me she would have, so she deserved it” (which was remedy for the system’s imperfections.
literally one of the reasons my ex-husband gave for Meanwhile, you’re someone who got burned by
why he cheated), he told me he had “made a mis- a cheater. So, once burned always burned?
take” and that he regretted it. It’s a valid question, even though the same
Our relationship is otherwise fantastic and I Group A/B possibilities exist for you.
don’t want to miss out on what could be something What you need to think about, carefully, is
great just because of my own hang-ups. But in the whether your emotional comfort zone, your taste
back of my mind I can’t help but think, “He did it to in men, and your blind spots draw you to manipu-
her, what’s to stop him from doing it to me?” lative, dishonest, narcissistic, charismatic people
– Dating an Ex-Cheater – as in, the ones inclined to cheat and blame you
for it. If you’re (still) a sucker for those, then you’d
Dating an Ex-Cheater: Having paid a heavy be wise to be wary, of yourself as well as your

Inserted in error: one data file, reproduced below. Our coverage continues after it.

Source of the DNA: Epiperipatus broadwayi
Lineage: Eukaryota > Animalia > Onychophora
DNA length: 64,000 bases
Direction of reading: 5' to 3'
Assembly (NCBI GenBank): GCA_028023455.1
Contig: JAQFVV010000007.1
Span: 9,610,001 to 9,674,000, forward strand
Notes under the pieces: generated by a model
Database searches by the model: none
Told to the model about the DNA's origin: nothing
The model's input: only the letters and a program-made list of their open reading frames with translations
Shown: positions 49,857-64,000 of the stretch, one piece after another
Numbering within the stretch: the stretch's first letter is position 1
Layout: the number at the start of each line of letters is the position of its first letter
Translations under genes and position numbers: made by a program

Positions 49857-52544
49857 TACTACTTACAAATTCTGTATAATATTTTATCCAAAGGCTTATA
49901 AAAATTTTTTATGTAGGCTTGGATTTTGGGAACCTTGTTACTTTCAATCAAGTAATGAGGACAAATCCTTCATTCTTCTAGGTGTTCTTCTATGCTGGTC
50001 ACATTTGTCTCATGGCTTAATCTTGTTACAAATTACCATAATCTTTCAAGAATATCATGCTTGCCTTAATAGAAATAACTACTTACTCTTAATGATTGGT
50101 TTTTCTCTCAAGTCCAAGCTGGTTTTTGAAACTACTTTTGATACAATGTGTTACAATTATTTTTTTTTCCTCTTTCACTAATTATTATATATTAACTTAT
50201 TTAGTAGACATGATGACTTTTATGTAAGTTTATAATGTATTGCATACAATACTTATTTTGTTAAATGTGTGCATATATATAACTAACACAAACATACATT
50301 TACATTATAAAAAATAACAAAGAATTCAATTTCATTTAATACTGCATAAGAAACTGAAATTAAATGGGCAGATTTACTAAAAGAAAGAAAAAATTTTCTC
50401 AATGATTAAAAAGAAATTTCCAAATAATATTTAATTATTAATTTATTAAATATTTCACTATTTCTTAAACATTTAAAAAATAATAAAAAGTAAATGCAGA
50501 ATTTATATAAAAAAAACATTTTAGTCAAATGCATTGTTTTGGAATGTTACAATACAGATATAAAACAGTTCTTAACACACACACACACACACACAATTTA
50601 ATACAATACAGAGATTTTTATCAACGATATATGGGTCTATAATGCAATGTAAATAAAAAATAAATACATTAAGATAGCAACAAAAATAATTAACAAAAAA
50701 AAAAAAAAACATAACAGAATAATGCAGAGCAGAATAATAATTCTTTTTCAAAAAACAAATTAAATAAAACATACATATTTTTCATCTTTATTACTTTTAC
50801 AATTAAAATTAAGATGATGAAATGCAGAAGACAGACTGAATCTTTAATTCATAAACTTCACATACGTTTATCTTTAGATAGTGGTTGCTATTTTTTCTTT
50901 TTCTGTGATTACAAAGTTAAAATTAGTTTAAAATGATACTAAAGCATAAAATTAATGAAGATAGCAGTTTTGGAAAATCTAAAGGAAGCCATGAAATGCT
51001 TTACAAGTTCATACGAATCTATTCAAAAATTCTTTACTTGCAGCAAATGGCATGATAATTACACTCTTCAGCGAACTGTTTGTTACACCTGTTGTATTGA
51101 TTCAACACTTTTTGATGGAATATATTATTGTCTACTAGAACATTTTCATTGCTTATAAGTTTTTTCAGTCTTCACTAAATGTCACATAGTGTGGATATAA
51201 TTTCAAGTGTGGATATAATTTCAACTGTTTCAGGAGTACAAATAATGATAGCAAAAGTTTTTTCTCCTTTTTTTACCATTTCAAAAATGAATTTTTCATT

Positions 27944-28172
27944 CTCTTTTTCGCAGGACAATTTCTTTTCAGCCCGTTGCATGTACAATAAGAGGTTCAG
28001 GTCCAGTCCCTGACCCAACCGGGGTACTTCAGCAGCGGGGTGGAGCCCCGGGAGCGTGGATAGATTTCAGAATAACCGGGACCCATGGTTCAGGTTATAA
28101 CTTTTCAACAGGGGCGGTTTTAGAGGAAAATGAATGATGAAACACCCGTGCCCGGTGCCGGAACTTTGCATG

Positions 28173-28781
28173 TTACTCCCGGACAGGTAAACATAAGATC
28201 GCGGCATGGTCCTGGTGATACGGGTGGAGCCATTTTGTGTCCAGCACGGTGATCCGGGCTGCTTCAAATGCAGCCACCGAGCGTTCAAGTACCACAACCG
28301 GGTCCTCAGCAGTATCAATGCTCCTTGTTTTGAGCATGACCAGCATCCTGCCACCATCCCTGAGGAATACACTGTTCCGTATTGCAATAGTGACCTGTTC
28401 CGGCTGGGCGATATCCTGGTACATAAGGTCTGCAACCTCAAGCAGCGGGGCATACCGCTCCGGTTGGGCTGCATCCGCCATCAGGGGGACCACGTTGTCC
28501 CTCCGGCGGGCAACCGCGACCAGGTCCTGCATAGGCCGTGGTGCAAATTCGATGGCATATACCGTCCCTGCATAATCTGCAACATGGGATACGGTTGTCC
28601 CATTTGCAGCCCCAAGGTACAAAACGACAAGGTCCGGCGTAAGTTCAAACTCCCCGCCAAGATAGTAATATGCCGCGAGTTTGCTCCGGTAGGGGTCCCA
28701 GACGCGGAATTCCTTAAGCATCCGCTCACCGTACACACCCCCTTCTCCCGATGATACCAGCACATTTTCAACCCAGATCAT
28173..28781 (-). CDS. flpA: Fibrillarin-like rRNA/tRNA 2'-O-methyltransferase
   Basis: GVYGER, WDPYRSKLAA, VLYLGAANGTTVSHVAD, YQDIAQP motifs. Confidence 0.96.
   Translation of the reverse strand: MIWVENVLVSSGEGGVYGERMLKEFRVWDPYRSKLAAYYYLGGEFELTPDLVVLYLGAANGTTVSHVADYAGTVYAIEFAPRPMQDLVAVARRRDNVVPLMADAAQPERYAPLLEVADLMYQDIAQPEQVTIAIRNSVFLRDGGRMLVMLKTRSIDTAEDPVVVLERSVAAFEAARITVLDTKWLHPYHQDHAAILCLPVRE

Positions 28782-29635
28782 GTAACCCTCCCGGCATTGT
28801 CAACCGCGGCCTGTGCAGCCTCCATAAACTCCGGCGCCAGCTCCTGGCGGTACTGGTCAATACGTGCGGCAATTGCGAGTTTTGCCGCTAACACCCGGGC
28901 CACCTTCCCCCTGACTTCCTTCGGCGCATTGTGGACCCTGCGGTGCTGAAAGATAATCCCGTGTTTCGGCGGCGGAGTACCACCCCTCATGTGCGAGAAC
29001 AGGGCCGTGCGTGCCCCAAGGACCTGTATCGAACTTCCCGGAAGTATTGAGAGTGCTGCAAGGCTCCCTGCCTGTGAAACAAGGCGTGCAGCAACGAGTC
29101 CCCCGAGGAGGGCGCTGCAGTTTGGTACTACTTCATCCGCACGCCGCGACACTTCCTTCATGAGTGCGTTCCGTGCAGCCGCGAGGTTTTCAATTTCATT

emotional price for cheating could deter him (or dates. Therapy often helps.
anyone) from ever cheating again. But that’s just Otherwise, trust yourself. There’s something
to be said for two people who know exactly how
wrong they can be. 


P. 46

44 Vero Beach 32963 / June 7, 2018 Your Vero Beach Newsweekly ™


Polypharmacy poses peril for millions of seniors

BY TOM LLOYD No one knows that better than
Staff Writer Theresa Tolle, president and phar-
macist at Sebastian’s Bay Street
America has a drug problem and Pharmacy.
it’s not the one you see on the nightly
news. What is polypharmacy?
According to the U.S. National Li-
This problem is called “polyphar- brary of Medicine, polypharmacy